I have decided to do a pre-order (date as of yet undecided. I’m thinking January 30 or February 1. Maybe mid-February as I go on vacation between Feb 5 and 12), and have thus been tweaking Firebird’s cover. KBoards is a wonderful place with wonderful people who don’t mind commenting on covers, and I am so happy with all the input I’ve received over the last day. Bet I’ll have a rocking cover by the end!
Here’s the latest:
And here it is as a thumbnail next to Into the Fire’s cover.
I think it looks pretty good, considering I’m an amateur photo-manipulator who hasn’t touched photoshop in months. I just hope that it’ll be good enough that people want to click on and buy the book.
In other news, I just started writing Tempest‘s third chapter. Yay!
Anyway. Onto today’s chapter! Ketan’s back, he’s making plans, and he’s setting things on fire!
Oh, and just a warning: there is some coarse language and violence in this chapter.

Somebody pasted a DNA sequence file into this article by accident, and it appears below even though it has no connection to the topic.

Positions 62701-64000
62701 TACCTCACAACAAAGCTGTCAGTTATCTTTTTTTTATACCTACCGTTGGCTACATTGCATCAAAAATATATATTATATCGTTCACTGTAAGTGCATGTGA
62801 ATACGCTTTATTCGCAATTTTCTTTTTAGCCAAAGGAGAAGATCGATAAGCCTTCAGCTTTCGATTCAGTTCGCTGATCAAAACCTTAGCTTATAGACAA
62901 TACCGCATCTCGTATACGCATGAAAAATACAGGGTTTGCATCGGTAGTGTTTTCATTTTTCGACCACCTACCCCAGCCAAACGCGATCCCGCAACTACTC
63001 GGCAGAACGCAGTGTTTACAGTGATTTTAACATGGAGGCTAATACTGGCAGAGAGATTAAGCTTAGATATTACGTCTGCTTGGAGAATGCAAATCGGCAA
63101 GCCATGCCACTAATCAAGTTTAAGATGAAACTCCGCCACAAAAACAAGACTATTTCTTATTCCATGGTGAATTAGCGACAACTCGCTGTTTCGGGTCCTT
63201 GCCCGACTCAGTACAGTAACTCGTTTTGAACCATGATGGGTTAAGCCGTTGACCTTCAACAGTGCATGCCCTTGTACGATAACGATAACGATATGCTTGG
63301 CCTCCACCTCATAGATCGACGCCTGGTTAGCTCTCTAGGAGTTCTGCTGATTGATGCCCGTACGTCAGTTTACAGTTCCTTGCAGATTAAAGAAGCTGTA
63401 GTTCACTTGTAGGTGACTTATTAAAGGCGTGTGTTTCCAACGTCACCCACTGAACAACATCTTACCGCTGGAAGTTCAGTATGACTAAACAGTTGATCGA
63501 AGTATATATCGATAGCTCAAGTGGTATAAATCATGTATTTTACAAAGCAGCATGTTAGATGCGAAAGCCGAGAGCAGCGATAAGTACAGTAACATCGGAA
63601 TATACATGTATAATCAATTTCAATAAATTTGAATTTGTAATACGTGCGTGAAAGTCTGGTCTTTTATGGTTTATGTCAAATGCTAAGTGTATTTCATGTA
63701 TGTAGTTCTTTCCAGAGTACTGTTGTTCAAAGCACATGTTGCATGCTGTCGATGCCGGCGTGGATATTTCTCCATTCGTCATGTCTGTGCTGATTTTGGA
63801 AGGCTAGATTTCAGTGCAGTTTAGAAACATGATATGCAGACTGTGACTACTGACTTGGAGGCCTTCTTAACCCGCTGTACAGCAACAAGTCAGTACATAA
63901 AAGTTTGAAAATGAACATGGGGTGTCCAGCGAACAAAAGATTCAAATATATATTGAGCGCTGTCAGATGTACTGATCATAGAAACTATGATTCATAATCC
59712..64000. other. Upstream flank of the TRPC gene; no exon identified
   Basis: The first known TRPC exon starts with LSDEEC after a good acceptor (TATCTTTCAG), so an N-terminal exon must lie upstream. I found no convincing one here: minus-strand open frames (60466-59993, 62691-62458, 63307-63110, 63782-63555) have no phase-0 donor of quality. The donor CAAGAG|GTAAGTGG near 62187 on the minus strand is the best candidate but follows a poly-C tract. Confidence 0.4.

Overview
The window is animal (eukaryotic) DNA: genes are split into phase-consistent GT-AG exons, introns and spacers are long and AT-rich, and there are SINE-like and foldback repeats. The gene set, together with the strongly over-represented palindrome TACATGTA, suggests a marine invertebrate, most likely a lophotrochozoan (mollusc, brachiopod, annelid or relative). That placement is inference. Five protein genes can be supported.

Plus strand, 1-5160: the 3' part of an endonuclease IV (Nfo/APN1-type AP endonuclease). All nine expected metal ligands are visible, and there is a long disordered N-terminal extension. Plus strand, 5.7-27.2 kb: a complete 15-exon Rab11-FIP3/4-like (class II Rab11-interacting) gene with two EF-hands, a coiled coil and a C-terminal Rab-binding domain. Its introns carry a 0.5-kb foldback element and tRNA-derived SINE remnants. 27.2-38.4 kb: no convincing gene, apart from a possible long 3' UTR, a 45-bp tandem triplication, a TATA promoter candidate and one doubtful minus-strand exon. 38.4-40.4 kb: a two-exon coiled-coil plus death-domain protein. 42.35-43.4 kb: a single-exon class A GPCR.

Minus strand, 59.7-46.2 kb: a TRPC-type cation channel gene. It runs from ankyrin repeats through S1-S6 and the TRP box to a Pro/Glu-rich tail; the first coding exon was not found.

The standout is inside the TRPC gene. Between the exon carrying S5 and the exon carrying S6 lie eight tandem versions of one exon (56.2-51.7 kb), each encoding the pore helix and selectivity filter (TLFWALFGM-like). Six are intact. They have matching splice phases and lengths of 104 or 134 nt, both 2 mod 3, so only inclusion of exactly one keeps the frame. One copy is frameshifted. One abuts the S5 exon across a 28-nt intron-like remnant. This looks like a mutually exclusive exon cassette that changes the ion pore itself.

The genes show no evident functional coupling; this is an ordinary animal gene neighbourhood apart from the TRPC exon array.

When Ketan got back, Rain wasn’t alone. Leloni, Carson, and one other person—a skinny blond boy he didn’t recognize—shared the first couch. Smoke curled up from the blond’s bong, and the skunky smell of marijuana intermixed with the old scent of cooked vegetables.
Ketan thumped the water jug onto the floor. Rain, seated in the second couch that Ketan had slept on earlier, pointed at a bowl on the table.
“Ehhh, Water Boy.” Carson sprawled on the cushion, Leloni’s legs bent over his lap. A half-empty bottle glinted in his hand—his fifth, if the empties on the floor were any evidence.
Ketan ignored him. Without a word, he claimed the still-warm bowl on the table as his prize.
The Underground was bigger than he’d originally thought. More vacant than he’d expected. Instead of cramped, concrete, cave-like rooms, he found entire streets of sound, empty apartments. Sure, most of them were—like this place—“fixer uppers”, but they’d do in a pinch. And, from what he’d heard, they were fair game.